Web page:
Do You Believe in Magic?
How Calgary plays the world’s most popular card game.
By Lexi Wright
CORRECTION: In our October 8, 2015 print edition of The Reflector, we wrongfully put the incorrect story under this headline. We apologize for any confusion.
Mulligan. Mana. Tap. Attack. Win. Defeat.
These are some of the terms you may come across if you ever visit a Magic: The Gathering event. On Sept. 27th, 2015, approximately 140 people gathered around at Broken City, one of YYC’s trendiest bars, to celebrate the pre-release of a new set of cards from the increasingly popular trading card game known as Magic: The Gathering.
The premise of the game is simple: players collect and buy cards to make a deck which they can then use to adapt to their own strategies and defeat their opponents in casual or competitive events. There are thousands upon thousands of deck building combinations and techniques, and each card is catered to specific colour: blue, red, green, black, or white. Each colour has its own unique properties and can work differently depending on the tactics used by individual players. Blue for example, relies on manipulating opponents whereas red revolves around attacking at the earliest opportunity.
The Reflector spoke to Robbie Schmidt, a pro-tournament level Magic player who has been playing Magic: the Gathering for roughly fourteen years.
“The game has a lot of theory to it, it’s like chess and poker. So there are elements in the game where you have strategy that changes every turn or every move your opponent makes. Being good at math, breaking down complex equations-its problem solving”
A unique thing about Magic: the Gathering is that it caters to people of all ages and genders. Kids aged 12 to elders aged 65 could be observed at the pre-release shuffling their cards before a match and working out a successful deck.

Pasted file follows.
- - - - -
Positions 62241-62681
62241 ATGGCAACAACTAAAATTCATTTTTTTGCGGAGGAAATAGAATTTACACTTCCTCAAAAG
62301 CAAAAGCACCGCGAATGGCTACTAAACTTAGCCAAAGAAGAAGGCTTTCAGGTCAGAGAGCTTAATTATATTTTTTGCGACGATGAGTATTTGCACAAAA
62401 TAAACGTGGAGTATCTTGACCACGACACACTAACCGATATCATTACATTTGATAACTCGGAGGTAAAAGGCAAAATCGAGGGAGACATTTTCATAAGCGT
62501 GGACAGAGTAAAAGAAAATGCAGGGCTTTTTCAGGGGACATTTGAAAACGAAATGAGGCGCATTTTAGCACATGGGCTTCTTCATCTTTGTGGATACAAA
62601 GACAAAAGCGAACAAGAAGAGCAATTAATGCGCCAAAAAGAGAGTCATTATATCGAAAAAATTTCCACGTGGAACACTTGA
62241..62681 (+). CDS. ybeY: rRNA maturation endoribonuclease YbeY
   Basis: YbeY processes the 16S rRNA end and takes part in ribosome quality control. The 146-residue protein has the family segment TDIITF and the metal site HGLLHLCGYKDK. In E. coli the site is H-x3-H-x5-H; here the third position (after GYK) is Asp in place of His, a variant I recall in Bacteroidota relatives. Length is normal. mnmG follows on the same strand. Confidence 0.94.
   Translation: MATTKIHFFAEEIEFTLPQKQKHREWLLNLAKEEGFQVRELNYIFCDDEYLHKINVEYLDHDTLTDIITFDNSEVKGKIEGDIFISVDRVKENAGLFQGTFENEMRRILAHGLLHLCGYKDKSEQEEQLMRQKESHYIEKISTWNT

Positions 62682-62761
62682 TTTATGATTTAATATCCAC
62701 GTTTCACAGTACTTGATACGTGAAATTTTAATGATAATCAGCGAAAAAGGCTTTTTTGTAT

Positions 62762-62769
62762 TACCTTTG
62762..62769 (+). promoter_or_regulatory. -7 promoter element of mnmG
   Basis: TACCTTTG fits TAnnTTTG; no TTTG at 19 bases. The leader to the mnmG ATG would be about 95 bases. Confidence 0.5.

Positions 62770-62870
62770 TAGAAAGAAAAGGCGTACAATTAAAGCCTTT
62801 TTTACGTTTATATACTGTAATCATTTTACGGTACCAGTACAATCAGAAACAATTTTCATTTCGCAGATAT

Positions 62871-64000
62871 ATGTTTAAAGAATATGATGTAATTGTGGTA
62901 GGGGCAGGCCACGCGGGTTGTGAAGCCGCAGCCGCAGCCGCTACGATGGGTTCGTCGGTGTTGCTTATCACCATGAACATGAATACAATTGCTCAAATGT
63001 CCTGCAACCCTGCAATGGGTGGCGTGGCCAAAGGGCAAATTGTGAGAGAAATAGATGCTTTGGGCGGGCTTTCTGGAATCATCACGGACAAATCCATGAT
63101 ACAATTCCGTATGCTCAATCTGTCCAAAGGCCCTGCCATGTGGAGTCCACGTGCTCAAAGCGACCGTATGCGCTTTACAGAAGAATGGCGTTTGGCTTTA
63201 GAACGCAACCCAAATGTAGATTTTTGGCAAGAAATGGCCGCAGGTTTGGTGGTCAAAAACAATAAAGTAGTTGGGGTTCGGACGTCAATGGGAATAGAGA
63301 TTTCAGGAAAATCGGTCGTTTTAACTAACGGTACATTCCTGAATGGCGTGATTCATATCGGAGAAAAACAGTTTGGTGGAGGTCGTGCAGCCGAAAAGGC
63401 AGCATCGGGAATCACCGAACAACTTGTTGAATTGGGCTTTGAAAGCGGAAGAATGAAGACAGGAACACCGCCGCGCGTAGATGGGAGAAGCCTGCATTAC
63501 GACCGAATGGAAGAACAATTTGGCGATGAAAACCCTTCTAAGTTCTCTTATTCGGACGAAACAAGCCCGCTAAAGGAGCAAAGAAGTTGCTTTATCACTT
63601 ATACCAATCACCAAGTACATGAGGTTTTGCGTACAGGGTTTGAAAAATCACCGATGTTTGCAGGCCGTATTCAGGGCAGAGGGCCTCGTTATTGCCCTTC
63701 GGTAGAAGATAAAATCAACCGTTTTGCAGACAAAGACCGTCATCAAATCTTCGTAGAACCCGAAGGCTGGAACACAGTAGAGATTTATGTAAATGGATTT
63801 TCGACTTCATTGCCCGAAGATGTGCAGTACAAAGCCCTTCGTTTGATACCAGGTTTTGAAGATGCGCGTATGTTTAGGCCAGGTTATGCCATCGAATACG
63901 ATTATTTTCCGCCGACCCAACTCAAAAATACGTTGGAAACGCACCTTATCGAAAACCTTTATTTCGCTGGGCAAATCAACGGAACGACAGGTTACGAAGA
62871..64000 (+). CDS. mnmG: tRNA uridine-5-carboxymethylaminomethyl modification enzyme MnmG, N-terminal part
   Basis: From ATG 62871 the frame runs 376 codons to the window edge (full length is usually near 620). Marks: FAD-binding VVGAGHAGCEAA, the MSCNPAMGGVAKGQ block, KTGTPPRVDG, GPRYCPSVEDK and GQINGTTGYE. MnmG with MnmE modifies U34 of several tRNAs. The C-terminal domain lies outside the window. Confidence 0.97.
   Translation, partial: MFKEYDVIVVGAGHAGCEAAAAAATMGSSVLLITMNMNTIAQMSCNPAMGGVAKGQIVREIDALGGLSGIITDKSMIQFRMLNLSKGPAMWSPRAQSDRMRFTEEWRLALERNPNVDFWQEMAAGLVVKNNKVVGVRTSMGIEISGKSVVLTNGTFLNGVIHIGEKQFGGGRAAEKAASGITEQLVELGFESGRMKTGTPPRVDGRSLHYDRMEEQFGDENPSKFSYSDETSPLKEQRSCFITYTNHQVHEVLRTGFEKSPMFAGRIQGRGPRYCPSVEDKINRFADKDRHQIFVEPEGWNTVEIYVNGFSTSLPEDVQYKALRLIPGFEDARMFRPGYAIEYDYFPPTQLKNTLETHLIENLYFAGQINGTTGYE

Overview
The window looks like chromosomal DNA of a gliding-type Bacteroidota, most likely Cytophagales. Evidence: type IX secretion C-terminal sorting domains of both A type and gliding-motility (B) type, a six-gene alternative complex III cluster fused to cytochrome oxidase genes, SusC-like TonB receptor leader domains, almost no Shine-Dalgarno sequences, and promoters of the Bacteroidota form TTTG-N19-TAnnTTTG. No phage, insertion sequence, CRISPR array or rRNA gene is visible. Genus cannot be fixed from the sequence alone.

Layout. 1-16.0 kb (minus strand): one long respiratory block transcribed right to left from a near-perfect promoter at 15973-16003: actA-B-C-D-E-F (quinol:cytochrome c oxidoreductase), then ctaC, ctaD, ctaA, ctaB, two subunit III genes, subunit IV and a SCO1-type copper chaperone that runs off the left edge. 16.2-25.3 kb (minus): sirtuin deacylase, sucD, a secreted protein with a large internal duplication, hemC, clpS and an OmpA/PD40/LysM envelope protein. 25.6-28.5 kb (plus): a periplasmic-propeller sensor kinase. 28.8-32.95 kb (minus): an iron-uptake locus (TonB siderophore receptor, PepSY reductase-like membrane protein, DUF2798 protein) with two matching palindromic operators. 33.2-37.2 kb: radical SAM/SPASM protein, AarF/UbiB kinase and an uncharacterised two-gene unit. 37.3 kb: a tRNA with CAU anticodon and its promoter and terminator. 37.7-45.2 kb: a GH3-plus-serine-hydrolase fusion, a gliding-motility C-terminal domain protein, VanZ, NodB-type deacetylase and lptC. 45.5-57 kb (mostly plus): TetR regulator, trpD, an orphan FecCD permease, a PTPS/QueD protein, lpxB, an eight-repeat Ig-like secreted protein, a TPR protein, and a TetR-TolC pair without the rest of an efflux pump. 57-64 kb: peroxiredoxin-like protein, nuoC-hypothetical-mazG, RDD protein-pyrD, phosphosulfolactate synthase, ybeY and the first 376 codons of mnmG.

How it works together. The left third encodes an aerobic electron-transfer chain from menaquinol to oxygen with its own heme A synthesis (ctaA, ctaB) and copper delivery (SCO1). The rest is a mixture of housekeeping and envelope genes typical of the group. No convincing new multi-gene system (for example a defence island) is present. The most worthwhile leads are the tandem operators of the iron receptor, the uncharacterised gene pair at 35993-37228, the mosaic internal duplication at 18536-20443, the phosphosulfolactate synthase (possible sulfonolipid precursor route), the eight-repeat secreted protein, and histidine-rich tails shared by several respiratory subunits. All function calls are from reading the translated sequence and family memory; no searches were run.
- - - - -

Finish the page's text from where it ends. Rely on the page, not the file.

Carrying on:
“[Calgary’s] Magic scene is huge. It’s really good, I think it’s the biggest in Canada”says Brian Durkee, who also attended the Sept. 27 pre-release. “It’s super peppy, there are a lot of people who come out [to play] and it’s lot of fun”he tells the Reflector.
While many Magic: the Gathering events in Calgary are predominantly male, female player Jennifer Crotts, says that it isn’t as intimidating as it looks.
“It’s like 90% men, but being such a competitive environment, I think that generally speaking, it attracts more males. It’s just the style of game that it is”. While Magic: the Gathering can be played at a tournament level, it is also heavily played by everyday individuals looking for a social time and lots of casual fun.
“Some of the events you go to are so competitive with big prizes, and then some of the things you go to are just fun get-togethers. It’s a really wide range, but basically whatever you’re looking for, you can find,”says Crotts. Magic: the Gathering first came about in 1993, and it won’t be slowing down anytime soon. Part of what has made the game so successful is the addition and constant rotation of new cards. Those players who strictly collect cards can use pre-release events to get a first-hand look at the newest set, and those who play can get a feel for the games latest strategy. While some cards range from as little as twenty-five cents, there have been cards sold around the globe for as high as $15,000. The rarity of the card depends greatly on the time it was released, with Alpha and Beta being the earliest released sets.
“Over the course of three years, I probably made about $80,000 [playing Magic: the Gathering]”Jared Maguire tells the Reflector, a pro Magic: the Gathering player who was rated in the top 100 players in the world. “My advice for new players would be to try and not spend that much money on cards, and keep in mind that winning is good but if you’re not having fun, you would be better off getting another job. Because if you are treating Magic like a job, the hourly wage is pretty bad.””.There is definitely no shortage of Magic: the Gathering events in Calgary, and regardless of whether you are a new or returning player, going to such events can not only be a great way to meet professional players, but it can also enhance your social circle and lead to fantastic Magic memories.